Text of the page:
Chemical and Isotopic Composition of Thermal Waters in Northern Part of Malawi
[School of Geography University of Leeds, Leeds LS2 9JT, Malawi]
Geochemical research is an integral part of any geothermal exploration before subsurface investigations such as drilling are performed. The data obtained from geochemical studies is valuable as it gives information about the predicted subsurface temperature and the nature of the geothermal resource. Malawi is conducting the first detailed geothermal investigation in the country, with emphasis on geochemical surveys in the first and second stage. Results obtained during the field campaign which took place in September 2016 were used in this study to trace the origin of thermal waters and predict the subsurface temperature of the Northern Malawi geothermal prospects, as well as to look for favourable chemical characteristics that will enhance future developments. The geothermal prospects of interest include; Chiweta, Kanunkha, Kasitu and Kasanama which form a linear pattern along Lake Malawi. The prospects have similarities in the geological set-up as well as structural set-up. Stable isotopes were used to trace the origin of thermal waters. The thermal waters are meteoric in origin with a slight shift of oxygen for Chiweta samples, probably due to water-rock interaction. Karoo sediments influence the HCO3(SO4) composition of the thermal waters but the connection between Cl(SO4) composition of the Chiweta samples and rocks is yet to be identified. The thermal waters are partially equilibrated except for Chiweta which is considered mature geothermal water. Subsurface temperatures suggest that Chiweta system has the highest temperature among the prospects with a temperature above 100°C; the other prospects have temperatures above 70°C. Multiple mineral equilibria supplement the geothermometry results, indicating temperatures within the same range. Calcite and amorphous silica are undersaturated in the systems.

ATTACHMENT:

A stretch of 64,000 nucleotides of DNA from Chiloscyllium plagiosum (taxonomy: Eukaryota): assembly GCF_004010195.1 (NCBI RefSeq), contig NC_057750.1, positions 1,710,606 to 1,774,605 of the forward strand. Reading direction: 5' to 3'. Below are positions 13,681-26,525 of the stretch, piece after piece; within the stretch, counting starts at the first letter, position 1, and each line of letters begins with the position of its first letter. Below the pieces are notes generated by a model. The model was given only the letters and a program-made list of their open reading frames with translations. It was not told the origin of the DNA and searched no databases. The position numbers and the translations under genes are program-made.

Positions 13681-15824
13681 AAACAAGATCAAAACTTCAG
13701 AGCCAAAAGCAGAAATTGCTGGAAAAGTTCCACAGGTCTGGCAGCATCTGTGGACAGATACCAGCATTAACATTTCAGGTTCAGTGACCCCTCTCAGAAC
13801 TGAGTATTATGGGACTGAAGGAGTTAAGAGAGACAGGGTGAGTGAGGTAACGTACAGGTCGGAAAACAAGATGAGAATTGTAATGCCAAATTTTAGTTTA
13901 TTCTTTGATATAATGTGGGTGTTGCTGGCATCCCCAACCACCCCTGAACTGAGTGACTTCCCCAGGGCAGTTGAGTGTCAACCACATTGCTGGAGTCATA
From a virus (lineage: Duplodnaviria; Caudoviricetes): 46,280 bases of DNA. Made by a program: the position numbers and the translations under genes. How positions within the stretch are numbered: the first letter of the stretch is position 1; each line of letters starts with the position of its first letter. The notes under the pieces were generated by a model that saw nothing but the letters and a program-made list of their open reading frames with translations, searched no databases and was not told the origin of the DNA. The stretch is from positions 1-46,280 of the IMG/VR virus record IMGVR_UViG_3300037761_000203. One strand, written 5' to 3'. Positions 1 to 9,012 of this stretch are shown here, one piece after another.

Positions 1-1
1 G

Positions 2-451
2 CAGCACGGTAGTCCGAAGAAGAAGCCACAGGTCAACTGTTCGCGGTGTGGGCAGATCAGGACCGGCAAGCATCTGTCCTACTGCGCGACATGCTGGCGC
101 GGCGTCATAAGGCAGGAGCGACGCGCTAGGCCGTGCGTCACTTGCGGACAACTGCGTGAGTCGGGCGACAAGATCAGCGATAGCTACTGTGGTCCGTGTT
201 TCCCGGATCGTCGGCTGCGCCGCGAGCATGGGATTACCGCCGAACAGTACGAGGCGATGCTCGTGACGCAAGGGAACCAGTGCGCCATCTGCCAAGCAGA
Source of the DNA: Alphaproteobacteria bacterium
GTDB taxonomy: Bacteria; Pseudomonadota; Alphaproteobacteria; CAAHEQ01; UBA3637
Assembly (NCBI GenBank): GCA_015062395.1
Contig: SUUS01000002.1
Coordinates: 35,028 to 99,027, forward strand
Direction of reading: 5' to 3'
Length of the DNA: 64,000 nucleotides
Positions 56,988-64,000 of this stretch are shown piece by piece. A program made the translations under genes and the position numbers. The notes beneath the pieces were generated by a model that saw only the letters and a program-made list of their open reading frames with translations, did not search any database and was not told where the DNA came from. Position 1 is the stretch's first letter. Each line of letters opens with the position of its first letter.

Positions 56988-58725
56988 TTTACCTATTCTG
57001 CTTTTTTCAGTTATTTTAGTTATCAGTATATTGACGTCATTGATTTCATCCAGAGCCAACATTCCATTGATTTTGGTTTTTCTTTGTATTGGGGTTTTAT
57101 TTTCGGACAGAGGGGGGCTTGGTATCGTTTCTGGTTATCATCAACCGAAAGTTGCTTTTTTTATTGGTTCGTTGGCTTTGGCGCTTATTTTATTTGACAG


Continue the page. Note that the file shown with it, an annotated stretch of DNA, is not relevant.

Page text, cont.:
|        Topic: Geochemistry||Paper Number: 14086|